Blu-ray Review: Legion (2010)

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The two-disc Blu-ray release of Legion may allow you to download a digital copy of the film for your PC, Mac, Portable Device or PlayStation but it doesn't guarantee that you'll be able to interact with the title as if it were a video game, which is ultimately what you'll want to do during this 100 minute shoot 'em up extravaganza.

Donning a religious frock again – this time bad ass angel wings to play a bad ass angel – Paul Bettany is a one man version of The Terminator coming to Earth not because John Connor programmed him to do so in the future but because God has commanded him to do just that. And while he's visiting mankind, instead of a t-shirt or postcard, he's supposed to help wipe out civilization in an apocalyptic battle since ol' God is having a temper tantrum over the disbelieving masses.

Yet ready to use his own willpower and conscience to save rather than destroy, after slicing off his wings and amassing an arsenal of weaponry, Bettany decides to fight on the side of humans by joining a small group of individuals that just so happen to be stationed at the site of the day's apocalyptic showdown.

Staged at a purposely Edward Hopper-esque Nevada diner stranded in the middle of the desert where a pregnant waitress is told by Bettany that her baby is the only hope for the human race, a group of workers and strangers stuck in the eatery band together to ward off evil armies of everyday people who've come under a demonic spell in a gruesome battle to the end.

The film is reminiscent of vintage horror in the way it builds its ensemble cast of characters brought to life by talented actors such as Dennis Quaid, Charles S. Dutton and Lucas Black and then updates the vein by putting them in an extraordinary supernatural circumstance a la contemporary fare like 28 Days Later or The Mist.

And while it does thankfully rely more on the mood and atmosphere and the vagaries lurking out there in the darkness rather than simply giving us nonstop carnage, there's still not enough going on the in the film for us to feel terribly involved.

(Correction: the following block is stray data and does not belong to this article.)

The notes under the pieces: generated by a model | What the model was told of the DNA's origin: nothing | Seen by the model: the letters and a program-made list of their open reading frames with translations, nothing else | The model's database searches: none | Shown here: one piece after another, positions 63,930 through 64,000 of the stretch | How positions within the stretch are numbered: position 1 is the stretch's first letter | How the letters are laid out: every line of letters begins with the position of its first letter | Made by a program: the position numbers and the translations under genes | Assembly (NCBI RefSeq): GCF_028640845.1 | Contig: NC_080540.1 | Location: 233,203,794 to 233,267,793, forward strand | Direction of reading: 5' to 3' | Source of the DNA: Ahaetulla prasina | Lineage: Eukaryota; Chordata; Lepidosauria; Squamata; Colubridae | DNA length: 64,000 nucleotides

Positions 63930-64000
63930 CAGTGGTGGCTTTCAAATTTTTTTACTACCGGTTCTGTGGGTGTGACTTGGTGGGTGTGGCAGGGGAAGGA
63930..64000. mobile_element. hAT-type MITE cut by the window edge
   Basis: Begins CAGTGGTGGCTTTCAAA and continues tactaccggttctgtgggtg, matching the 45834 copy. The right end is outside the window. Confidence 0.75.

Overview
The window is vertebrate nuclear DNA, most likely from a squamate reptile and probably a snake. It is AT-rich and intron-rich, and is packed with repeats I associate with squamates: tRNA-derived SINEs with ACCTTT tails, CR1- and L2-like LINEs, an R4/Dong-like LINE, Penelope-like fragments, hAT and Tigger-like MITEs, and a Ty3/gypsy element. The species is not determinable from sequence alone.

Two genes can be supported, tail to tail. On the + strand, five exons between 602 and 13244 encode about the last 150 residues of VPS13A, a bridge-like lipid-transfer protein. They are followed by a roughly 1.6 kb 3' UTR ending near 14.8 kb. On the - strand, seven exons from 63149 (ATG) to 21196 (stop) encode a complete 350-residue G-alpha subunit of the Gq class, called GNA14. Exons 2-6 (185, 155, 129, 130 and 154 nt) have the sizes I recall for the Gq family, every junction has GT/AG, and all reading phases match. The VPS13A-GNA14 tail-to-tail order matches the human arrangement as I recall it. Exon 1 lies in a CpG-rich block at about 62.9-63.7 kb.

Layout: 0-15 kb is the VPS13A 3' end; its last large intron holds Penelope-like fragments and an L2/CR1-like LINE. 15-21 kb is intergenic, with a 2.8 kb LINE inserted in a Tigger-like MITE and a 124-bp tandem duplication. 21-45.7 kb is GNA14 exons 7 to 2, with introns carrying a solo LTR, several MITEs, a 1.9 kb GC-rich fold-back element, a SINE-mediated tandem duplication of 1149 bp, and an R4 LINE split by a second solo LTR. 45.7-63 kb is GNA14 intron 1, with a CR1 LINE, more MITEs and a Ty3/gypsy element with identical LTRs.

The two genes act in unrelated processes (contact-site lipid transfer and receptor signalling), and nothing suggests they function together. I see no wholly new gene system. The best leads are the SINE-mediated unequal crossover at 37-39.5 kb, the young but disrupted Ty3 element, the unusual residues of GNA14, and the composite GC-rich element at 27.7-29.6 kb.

Similar to '80s genre horror like Friday the 13th wherein the individuals onscreen are mostly interchangeable “types,” the same is true in this movie, which actually does a better job of making us care about supporting players like man-on-the-run Tyrese Gibson and a troubled teenage daughter of yuppies as opposed to the pregnant smoker who doesn't even want the baby she's carrying.

Despite the fact that God, angels and obvious Revelations are players, thankfully, Legion is not your typical religious picture even though it does contain some round-about moral messages woven into the narrative. However, part of its problem is in its very identity crisis as we're just not exactly certain what the movie wants to be from one act to the next as it dabbles in everything from action to faith to horror to fantasy and back again.

Yet one thing's for certain and that is even though it may not be 100% successful and even on Blu-ray the cinematography is often so dark you're straining your eyes at times to make everything out, you're entirely sure that Legion's best bet would've been to be released with some kind of built in or companion video game so that we could at least raise some hell along with maladjusted angel Bettany.

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FTC Disclosure: Per standard professional practice, I received a review copy of this title in order to evaluate it for my readers, which had no impact whatsoever on whether or not it received a favorable or unfavorable critique.